Park plans to break her silence

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Park plans to break her silence


A photojournalist marks a photo zone with tape on which former President Park Geun-hye is supposed to stand for a brief moment when she presents herself to the Seoul Central District Prosecutors’ Office for questioning today. [YONHAP]

Before questioning by prosecutors today as a primary suspect in a massive abuse of power and corruption scandal that terminated her presidency with an impeachment, Park Geun-hye will break her silence and speak to the public, her lawyer said Monday.

“Around the time for her arrival at the prosecution, she will make public her position,” said Sohn Beom-kyu, one of Park’s laywers. “She has a prepared message.”

The National Assembly impeached Park in December for having allowed her secret inner circle, including a longtime friend, Choi Soon-sil, to influence state affairs for their private gain. The Constitutional Court ruled on March 10 to uphold the decision and permanently removed her from office.

The special investigation team of the prosecution summoned her for questioning, making her the fourth former president to face a criminal investigation.

After the scandal broke in October, Park issued three public statements, but did not take any questions from reporters. After the impeachment, Park, as a suspended president, answered some questions from reporters on Jan. 1, only to insist on her innocence. She also held one interview to make her arguments.

Her last statement was issued on March 12, after she exited the Blue House in disgrace and returned to her home in southern Seoul. Through her former presidential spokesman, Rep. Min Kyung-wook of the Liberty Korea Party, Park issued a controversial message received as a denial of the Constitutional Court’s ruling.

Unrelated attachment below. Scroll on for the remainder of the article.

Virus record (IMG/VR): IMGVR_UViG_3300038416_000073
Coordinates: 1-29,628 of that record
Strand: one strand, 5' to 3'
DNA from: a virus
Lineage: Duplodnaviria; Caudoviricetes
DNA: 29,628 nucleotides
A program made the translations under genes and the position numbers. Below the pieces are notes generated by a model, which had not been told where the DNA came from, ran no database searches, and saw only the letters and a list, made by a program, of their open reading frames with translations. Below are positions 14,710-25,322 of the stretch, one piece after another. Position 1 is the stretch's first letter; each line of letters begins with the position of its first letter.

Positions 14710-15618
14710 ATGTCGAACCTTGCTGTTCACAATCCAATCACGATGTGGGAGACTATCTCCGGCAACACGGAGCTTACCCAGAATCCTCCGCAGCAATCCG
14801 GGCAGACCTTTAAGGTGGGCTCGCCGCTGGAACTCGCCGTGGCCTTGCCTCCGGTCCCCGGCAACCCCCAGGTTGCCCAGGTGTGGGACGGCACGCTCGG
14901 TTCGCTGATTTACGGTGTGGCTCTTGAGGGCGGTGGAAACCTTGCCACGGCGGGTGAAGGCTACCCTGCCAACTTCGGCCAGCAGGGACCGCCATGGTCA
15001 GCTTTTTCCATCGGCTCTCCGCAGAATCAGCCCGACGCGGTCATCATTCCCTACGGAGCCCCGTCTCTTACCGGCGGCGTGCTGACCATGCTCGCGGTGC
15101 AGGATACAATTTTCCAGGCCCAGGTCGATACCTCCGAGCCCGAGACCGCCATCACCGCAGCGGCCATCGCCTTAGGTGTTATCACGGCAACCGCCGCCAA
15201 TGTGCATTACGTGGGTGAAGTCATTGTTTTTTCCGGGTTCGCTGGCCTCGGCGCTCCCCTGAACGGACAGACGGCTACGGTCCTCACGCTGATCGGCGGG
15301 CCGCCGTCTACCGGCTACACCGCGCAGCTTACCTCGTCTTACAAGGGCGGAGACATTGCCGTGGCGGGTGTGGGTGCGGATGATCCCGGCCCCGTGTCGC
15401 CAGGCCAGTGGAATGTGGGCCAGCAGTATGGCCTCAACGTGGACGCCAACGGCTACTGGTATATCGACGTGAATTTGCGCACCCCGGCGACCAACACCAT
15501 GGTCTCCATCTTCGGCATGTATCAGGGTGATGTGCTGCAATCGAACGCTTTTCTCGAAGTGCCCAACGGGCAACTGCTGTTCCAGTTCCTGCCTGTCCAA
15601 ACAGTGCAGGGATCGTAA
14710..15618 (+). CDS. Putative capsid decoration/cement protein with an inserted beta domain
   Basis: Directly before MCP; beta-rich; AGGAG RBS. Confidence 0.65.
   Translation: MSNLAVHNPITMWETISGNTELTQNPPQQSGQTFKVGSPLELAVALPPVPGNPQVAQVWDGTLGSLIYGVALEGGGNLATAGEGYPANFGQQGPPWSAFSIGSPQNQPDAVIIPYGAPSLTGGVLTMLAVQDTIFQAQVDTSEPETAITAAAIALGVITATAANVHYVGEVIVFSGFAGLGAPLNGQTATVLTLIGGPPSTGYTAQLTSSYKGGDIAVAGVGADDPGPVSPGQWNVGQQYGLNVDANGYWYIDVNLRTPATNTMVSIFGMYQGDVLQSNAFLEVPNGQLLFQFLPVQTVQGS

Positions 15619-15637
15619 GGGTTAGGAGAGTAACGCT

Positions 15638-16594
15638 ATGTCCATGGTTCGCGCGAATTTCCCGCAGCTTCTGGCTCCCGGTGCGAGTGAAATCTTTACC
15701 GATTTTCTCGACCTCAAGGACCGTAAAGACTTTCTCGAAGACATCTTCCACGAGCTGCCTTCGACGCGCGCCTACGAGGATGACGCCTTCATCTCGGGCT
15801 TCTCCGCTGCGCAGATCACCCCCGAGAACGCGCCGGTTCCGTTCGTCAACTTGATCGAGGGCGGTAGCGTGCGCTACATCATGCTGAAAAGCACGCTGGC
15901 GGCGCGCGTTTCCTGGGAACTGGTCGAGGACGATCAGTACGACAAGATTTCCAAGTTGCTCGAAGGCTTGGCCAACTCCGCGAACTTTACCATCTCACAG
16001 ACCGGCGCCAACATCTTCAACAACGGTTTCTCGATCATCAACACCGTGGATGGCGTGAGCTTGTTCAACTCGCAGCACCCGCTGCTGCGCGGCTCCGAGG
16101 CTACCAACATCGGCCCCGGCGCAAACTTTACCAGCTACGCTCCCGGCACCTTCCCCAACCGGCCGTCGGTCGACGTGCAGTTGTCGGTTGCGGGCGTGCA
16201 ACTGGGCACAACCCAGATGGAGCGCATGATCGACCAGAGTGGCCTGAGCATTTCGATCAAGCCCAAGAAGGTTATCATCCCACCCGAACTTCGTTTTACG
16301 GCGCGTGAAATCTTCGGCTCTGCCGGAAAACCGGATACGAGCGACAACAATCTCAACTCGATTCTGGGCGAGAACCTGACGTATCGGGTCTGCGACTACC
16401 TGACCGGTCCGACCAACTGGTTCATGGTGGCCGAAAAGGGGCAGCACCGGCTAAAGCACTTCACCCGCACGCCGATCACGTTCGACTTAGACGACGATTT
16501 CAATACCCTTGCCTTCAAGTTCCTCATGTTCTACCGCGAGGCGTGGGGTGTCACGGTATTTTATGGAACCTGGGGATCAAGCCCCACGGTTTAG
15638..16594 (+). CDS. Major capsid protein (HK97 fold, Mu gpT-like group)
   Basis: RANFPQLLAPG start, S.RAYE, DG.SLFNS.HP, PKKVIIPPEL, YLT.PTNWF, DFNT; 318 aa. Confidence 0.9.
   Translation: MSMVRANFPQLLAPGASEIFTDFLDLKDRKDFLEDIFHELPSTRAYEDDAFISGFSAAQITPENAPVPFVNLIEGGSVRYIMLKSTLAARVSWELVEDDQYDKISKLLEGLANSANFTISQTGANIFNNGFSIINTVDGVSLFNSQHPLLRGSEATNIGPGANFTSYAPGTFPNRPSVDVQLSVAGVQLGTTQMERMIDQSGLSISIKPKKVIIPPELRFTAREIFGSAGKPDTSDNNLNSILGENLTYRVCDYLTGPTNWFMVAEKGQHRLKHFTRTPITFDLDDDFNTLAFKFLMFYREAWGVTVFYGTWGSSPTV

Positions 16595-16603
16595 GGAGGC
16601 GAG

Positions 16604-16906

“I express my gratitude to people who have supported and trusted me,” Min quoted Park as saying. “I will take all responsibility. Though it may take time, I believe the truth will eventually prevail.”

As Park is facing 13 charges, including bribery, the questioning is expected to take hours. Sources at the prosecution told the JoongAng Ilbo that there are more than 200 questions prepared for Park.

The prosecution said Lee One-seok, chief prosecutor of the first special investigation division, and Han Woong-jae, chief prosecutor of the eighth criminal investigation division, will question Park.

Han will mainly investigate Park about the fundraising process of the two nonprofit foundations, created and controlled jointly by Choi and Park. Park was accused of receiving bribes from conglomerates through the two pet projects. A total of 77.4 billion won ($69.2 million) was collected from 50 companies.

In an initial investigation, prosecutors concluded last year that Park and Choi coerced the companies to make the donations. An additional probe by independent counsel Park Young-soo, however, drew a different conclusion in February. Namely, that the contributions were, in fact, bribes. The team indicted Samsung Electronics Vice Chairman Lee Jae-yong on charges of offering bribes to Park through the two foundations and sent the rest of the cases to the prosecution for further investigation.

The outcome of Han’s probe will decide whether to prosecute Park as a bribery suspect or not, a prosecution official told the JoongAng Ilbo. Han has worked on the prosecution’s initial probe into the scandal. In Choi’s first trial in January, Han told the court that “There is overflowing evidence that Park and Choi are accomplices.”

Lee will investigate the connection between Park, Choi and Samsung. The independent counsel said Samsung’s conspicuously generous support for Choi’s daughter, Chung Yoo-ra, and her equestrian training was a bribe to solidify Lee Jae-yong’s grip over the conglomerate. Samsung’s 1.6 billion won support for a youth winter sports training center will also be investigated.

Lee is a veteran prosecutor who has long investigated corporate cases involving Samsung. He investigated the illicit corporate ownership transfer using Samsung Everland in 2005 and the slush funds scandal in 2007.

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